Monday, January 6, 2014

(130) Our Christmas 2013 Family Newsletter

Christmas 2013: Joseph, Naomi, Jaga, Paul, Stephanie, & John-Paul


             Today is Christmas Day and we’re thinking of all of you.  Although my friends Joan Szuch Pohlman and Joe Loya’s recent deaths place a certain pall on this Christmas season, I know they would want us to have a joyful and blessed Christmas.  Joan courageously suffered for years with her kidneys and had to go through dialysis three times a week for a long time.  George was ever so faithful at her side.  Joe was also an inspiration to me……maintaining his strong faith and solid unbreakable family through the agony and the ecstasy of 61 years of marriage (see my previous blog #129 at  May you all be full of joy and the Lord’s graces as we celebrate the twelve days of Christmas through the Feast of Epiphany when I’ll finally be able to finish and post this on my blog.  The liturgical Christmas season actually ends on the First Sunday after Epiphany in which the Gospel describes the Baptism of Christ.

            On the first Christmas the infinite Son of God became one of us; in the Eucharist we become one with Christ.  That is Christ becomes one with us.  May the spirit of Christmas remain with us throughout the year.

            Thank you for your Christmas cards and if you didn’t send a card, I deserve being overlooked because we have been terrible at writing you.  I especially appreciate your newsletters –the bragging too and why not-- because they help us to keep up to date on you.  I hope that this is a little bit of a substitute.  I hope that this is a little bit of a substitute.  I wish that I could send a separate card to each one of you.  Thank you for all that you’ve done for us and with us be it in the parish, community or as a personal favor……plus your patience with me.  I know that I sometimes talk too much and write too much.  This annual newsletter will probably be too long; so I’ve used subtitles so that you could easily skim or pick and choose what interests you.
            On a lighter note: "There will be no live Nativity Scene in Washington this year! The Supreme Court has ruled that there cannot be a Nativity Scene in the United States Capitol this Christmas season. This isn't for any religious reason. They simply have not been able to find Three Wise Men in the Nation's Capital. A search for a Virgin continues. There was no problem, however, finding enough asses to fill the stable." (Fr. Robert Goodyear).  May we and our children put Christ in Government, in business, and all sectors of society as a counterweight to the secularization of America.  Western Europe is already gone.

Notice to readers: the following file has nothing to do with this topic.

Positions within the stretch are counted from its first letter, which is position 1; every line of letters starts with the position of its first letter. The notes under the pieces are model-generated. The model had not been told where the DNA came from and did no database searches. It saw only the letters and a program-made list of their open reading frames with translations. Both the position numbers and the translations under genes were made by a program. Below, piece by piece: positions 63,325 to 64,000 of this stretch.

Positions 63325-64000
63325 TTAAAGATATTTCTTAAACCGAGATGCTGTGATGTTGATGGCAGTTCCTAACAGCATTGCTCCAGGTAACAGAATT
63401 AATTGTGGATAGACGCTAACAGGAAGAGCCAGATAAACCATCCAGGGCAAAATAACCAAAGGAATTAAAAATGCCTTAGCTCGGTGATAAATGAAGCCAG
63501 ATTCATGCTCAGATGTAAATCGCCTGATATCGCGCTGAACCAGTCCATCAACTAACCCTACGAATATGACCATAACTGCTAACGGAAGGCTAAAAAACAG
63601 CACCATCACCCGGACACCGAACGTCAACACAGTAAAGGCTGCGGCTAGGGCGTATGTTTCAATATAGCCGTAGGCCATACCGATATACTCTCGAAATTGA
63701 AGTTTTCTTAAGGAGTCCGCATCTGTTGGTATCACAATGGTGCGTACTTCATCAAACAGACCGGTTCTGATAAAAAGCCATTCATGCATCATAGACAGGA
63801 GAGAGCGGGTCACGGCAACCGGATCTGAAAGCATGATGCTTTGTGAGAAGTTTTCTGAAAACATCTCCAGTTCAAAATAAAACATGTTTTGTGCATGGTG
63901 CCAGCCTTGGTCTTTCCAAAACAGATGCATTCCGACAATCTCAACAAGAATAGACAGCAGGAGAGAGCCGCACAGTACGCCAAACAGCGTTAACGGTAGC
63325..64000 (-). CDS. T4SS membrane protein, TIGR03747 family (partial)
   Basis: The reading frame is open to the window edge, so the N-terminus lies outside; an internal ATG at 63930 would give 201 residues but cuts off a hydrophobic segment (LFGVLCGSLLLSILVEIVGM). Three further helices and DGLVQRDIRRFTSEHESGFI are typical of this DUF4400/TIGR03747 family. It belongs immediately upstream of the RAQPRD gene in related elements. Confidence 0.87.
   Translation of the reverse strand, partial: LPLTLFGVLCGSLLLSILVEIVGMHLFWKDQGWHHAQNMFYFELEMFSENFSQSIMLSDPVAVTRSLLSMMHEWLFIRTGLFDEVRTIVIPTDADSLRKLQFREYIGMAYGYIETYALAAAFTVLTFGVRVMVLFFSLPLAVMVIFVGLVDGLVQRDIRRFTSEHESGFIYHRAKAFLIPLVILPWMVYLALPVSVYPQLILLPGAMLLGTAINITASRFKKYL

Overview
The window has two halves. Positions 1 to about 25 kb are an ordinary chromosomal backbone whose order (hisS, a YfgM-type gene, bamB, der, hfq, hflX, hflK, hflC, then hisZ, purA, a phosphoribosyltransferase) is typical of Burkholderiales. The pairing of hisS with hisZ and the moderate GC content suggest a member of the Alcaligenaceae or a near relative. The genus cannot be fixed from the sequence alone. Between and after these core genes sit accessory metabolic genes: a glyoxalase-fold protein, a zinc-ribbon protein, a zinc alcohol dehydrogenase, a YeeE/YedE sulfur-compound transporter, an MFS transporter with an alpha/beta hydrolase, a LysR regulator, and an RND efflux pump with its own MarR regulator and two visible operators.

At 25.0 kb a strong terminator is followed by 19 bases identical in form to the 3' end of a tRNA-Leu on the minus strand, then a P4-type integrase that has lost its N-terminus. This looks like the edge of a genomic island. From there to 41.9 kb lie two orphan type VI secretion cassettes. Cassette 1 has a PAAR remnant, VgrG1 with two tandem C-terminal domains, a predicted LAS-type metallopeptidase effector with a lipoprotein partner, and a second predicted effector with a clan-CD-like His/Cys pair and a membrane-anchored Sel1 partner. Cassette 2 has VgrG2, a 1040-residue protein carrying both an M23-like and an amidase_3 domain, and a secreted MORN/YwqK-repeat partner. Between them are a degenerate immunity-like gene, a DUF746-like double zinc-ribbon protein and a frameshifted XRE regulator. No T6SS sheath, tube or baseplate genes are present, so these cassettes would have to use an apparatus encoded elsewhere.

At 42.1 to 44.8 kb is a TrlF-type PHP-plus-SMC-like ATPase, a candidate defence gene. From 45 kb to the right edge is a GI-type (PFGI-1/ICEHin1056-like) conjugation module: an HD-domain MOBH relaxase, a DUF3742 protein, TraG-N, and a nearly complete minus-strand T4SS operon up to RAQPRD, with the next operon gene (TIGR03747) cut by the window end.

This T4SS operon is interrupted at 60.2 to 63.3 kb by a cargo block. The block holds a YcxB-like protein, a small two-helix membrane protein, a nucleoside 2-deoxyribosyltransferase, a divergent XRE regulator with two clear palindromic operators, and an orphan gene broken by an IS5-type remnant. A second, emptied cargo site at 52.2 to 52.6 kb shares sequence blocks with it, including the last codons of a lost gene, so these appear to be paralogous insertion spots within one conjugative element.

Stephanie and a band of fellow “counterculture revolutionaries” from her Thomas Aquinas College took the initiative in the War on Christmas and invaded a Los Angeles mall (Pacific View Mall) to sing some religious Christmas carols.  They call it “flash mob” where the students enter the store at different entrances and moments and meet at the designated rendezvous point at the appointed time to start their well rehearsed singing.  They made a splash all over the world on and EWTN, the Catholic cable/satellite television channel with over 32,000 hits (My blog with 130 articles only has about 8,500 hits in over two years). They did a great job!  To see it for yourself, click on  A close-up of Stephanie in her turquois scarf and purple jacket appears towards the end.  Google Thomas Aquinas College Flash Mob and you’ll see its impact.  Do your part to put Christ into Christmas in the coming years.  Don’t be afraid to say “Merry Christmas”; saying “Happy Holidays” is a bow to secularism which threatens to eventually destroy our country.

          After running a shuttle to the Columbus airport and picking up Naomi at Franciscan University, we’re all home for Christmas and then the shuttle resumes.  The family being together enjoying each other with Christ at the center of the home is one of the greatest joys of  Christmas.  May each discern the Lord’s will for their lives, then serving God and his people well.